Congress, Catch Shares, and the Councils
The fisheries of our country are diverse and each face unique challenges depending on gear, geography, history, ecosystem and industry needs. The herring fishery of New England is going to require a different set of regulations than the grouper fishery in the Gulf of Mexico and asking them to operate the same way makes no sense. Through the Magnuson–Stevens Act of 1976, a regionally-based fisheries council system was set up to address the mosaic of regulatory adjustments that each fishery needs, and allow for the governance of our fisheries through participation by knowledgeable people with a stake in fisheries management. The goal of these councils is to get the maximum sustainable yield from our fishery resources, and part of their mission is to rebuild our struggling fish stocks in the process. This is a significant undertaking and requires the ability to use a full suite of management tools.
Last week, the U.S. House of Representatives held a spirited debate and ultimately voted for an appropriations rider that makes it harder to achieve this important goal. The rider prohibits NOAA, NMFS and the councils from developing new catch shares management plans on the East Coast and in the Gulf of Mexico.
While this debate was focused on catch shares as a means of management, which has been a lightning rod of controversy lately, the message it sends to the councils is far more concerning. If Representatives Frank (D-MA), Southerland (R-FL) and others are upset about how catch shares are being implemented in particular fisheries, the appropriate response should be to focus on addressing the issues in those specific fisheries and regions. Categorically prohibiting a powerful management tool, without regard or thought as to how it can be used effectively, hurts other coastal communities and puts all fisheries at risk of mismanagement. The appropriations amendment isn’t helping fishing communities; instead it is gutting the councils’ ability to regulate effectively.
Representatives Frank and Southerland argued that this amendment was necessary, in part because the council process doesn’t actually represent fishermen. Much like Congress, the councils are representative bodies and while the council process is neither perfect nor inclusive of all fishing voices, the councils encourage active engagement from the public and were set up to ensure that fishing perspectives were heard and understood. More importantly, the councils are the appropriate bodies to make decisions about what management tool works best for each fishery and should not be handcuffed by Congress. Congresswoman Chellie Pingree (D-ME) got it right when she responded to Representative Frank by saying “it’s critical for coastal communities and working waterfronts that fishermen are allowed to utilize the best management tools for their particular fishery. Catch shares may not be the best option for every fishery, but that decision should be left to the industry, the management experts and the scientists in their region where the fishery occurs.”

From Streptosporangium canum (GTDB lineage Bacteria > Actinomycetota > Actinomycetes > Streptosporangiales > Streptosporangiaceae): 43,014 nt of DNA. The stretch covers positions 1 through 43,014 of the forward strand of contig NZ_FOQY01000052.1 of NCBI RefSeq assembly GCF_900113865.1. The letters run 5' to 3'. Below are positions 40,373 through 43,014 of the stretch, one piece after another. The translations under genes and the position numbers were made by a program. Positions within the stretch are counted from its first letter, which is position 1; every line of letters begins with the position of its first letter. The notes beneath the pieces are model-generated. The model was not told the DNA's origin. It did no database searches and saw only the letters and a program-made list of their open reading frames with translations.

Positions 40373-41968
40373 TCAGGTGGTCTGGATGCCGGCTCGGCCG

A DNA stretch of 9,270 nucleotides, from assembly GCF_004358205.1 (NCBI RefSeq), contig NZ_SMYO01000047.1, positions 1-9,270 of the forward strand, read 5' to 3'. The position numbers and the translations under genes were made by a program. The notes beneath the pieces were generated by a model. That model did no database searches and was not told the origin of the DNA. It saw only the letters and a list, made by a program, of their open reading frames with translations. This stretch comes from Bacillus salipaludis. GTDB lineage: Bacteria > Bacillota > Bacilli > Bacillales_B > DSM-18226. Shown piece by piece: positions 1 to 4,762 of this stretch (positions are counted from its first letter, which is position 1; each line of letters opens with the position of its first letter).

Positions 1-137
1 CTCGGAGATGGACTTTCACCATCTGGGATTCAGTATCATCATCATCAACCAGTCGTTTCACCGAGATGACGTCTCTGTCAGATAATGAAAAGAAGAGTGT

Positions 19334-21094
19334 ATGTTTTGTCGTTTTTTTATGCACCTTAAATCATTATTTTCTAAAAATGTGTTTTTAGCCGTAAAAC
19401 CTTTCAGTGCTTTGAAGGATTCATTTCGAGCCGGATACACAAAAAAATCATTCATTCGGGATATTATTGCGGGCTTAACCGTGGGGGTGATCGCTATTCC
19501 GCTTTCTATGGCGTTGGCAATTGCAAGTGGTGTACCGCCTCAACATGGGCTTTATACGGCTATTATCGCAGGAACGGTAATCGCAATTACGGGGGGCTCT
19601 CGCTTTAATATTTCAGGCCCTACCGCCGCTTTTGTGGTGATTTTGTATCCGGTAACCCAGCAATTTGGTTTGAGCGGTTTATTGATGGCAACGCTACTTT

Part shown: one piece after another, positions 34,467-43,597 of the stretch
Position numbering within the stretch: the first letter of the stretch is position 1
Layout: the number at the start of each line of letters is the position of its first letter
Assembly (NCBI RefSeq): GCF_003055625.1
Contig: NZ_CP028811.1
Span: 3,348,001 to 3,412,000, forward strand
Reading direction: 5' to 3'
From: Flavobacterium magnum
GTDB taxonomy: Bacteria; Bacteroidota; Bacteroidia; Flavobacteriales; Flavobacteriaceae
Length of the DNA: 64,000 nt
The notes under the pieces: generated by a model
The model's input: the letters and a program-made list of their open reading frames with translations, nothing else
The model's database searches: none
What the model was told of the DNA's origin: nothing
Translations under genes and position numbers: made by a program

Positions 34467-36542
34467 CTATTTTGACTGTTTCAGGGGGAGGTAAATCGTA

If there are problems with representation on a council, or improvements to be made in the council process, it is appropriate for Congress to address and fix these issues. This is not what Congress has done thus far. Instead they are being influenced by the efforts of a small minority to do an end run around the council process and have taken a hatchet to an issue that needed a scalpel to fix. Defunding a fisheries management tool and prohibiting the councils from using it because some members of Congress are not pleased is not respectful to the hard work and public participation occurring at the various regional councils.
If the problem is with the goals and values councils have utilized in implementing catch shares, Congress should work to refine the national standards in Magnuson–Stevens to provide more direction to the councils to ensure the goal-setting process is appropriately inclusive. Taking fishery regulation development away from the councils, and having Congress make management decisions, deprives fishermen who don’t have the ear of their member of Congress a chance to interact with the process. In addition, this shift forces complicated issues, such as catch shares, to be addressed in a generalized fashion when specificity in regulations is the key to the long-term success of U.S. fisheries.
The regional process of fisheries management allows for better access and input from the fishermen who cannot afford a high-priced lobbyist or a trip to D.C. to lobby their member of Congress. A Congressman from Kansas has little or no expertise, nor any constituents, who are directly impacted by fisheries management decisions, and asking them to weigh in on specific fisheries issues would be a step back for the fishing community as a whole.
Congress is not the right body to be making these decisions. Fisheries managers, scientists and the fishing industry – the people with regional knowledge and responsibility for ensuring that fisheries are rebuilt and management plans comply with Magnuson-Stevens – should be the ones making decisions about what tools will work best for managing fisheries in their regions. Just as saying all fisheries should be managed the same way is completely inappropriate, a prohibition on a single category of management is just as bad. We should respect the diversity of our fisheries and allow decisions to be made by the councils after careful deliberation and significant public input.